In this stellar study of what the works of patristic authors such as Justin Martyr, Clement of Alexandria, Origen, Eusebius, Ephraem the Syrian and Jerome reveal about the ancient form of the Aggadah, Samuel Krauss offers a remarkably favorable reading of the sources. The author’s interpretations of the portrayal of the Jewish people in these writers are provocative and insightful. Students of Early Christianity and Rabbinic literature alike will be intrigued by the depth of understanding of both traditions and the adept utilization of the patristic sources to illuminate early Rabbinic literature.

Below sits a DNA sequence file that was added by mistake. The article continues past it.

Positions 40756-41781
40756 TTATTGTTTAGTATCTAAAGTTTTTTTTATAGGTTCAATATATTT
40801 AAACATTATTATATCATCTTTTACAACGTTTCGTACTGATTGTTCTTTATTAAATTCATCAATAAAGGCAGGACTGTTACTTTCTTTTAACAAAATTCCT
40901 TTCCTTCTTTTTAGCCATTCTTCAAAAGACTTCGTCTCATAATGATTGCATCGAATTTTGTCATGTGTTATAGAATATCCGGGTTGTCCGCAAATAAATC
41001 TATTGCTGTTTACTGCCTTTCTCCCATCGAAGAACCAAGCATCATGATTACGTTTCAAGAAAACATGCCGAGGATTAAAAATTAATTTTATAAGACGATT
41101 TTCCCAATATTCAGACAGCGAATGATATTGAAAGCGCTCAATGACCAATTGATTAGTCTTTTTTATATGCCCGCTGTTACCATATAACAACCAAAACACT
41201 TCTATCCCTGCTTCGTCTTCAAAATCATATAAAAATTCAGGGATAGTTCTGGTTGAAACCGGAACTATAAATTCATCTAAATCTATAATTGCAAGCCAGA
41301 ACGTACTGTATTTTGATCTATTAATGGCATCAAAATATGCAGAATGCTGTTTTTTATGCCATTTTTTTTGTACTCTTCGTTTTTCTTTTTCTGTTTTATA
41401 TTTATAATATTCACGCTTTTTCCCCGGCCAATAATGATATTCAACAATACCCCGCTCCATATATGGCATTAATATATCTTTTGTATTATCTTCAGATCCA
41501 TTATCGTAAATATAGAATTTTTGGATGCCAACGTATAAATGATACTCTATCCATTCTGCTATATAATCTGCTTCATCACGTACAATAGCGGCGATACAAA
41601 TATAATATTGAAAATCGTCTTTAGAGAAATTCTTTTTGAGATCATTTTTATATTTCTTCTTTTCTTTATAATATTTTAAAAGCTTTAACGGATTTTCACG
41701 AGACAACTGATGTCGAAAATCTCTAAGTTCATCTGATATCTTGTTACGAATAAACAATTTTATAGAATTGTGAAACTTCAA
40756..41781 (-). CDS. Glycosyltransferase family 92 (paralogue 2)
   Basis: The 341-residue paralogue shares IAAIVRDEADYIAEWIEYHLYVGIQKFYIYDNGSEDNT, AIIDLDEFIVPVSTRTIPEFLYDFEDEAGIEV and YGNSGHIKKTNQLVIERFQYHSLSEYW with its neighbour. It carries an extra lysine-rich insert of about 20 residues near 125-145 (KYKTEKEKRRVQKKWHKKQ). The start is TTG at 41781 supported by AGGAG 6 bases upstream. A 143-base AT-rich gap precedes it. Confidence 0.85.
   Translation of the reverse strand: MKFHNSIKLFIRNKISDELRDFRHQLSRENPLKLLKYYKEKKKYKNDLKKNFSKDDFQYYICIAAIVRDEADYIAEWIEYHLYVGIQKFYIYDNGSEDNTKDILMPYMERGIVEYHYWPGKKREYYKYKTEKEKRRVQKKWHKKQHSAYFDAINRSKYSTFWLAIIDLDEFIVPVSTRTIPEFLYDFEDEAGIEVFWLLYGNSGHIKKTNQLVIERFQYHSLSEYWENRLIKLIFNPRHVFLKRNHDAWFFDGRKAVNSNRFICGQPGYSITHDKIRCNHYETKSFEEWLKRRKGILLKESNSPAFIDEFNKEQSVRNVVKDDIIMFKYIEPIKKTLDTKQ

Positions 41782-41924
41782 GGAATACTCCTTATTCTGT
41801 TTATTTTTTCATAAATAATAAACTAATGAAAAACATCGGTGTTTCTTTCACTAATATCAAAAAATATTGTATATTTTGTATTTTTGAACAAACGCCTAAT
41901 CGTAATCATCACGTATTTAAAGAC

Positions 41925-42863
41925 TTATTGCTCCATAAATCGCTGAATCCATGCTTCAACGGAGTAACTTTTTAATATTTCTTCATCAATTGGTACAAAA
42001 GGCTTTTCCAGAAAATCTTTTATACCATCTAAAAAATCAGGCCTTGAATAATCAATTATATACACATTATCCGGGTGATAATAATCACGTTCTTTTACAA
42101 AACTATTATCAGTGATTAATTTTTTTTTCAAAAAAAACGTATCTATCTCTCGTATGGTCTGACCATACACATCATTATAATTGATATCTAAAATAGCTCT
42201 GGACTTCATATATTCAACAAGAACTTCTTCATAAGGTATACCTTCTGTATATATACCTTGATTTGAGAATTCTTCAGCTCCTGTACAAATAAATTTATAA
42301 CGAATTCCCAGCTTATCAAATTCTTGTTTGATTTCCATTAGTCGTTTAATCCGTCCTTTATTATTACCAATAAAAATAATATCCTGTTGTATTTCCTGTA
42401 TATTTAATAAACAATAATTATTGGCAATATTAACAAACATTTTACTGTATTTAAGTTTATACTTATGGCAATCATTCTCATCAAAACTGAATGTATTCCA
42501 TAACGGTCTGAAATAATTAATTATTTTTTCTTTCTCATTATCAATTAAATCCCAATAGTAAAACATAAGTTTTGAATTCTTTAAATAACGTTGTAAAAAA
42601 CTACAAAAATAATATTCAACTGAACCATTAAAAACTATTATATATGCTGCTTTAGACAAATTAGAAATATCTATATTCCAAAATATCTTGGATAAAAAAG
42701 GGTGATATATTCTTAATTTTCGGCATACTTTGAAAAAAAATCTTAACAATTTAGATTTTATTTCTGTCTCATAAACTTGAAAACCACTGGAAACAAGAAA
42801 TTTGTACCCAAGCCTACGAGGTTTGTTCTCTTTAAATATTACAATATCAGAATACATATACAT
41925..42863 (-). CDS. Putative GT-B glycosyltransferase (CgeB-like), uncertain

Samuel Krauss (1866-1948) was a prolific Rabbinic scholar and expert on the ancient synagogue, Byzantine Jewish life and literature and the relations between Judaism and Christianity. Many of his works were standards in the field for decades beyond his lifetime. Both his Talmudische Archäologie and his Synagogale Altertümer have demonstrated exceptional longevity. He taught at the Jewish Teachers’ Seminary in Budapest, the Jewish Theological Seminary, and later at Cambridge, after emigrating as a refugee.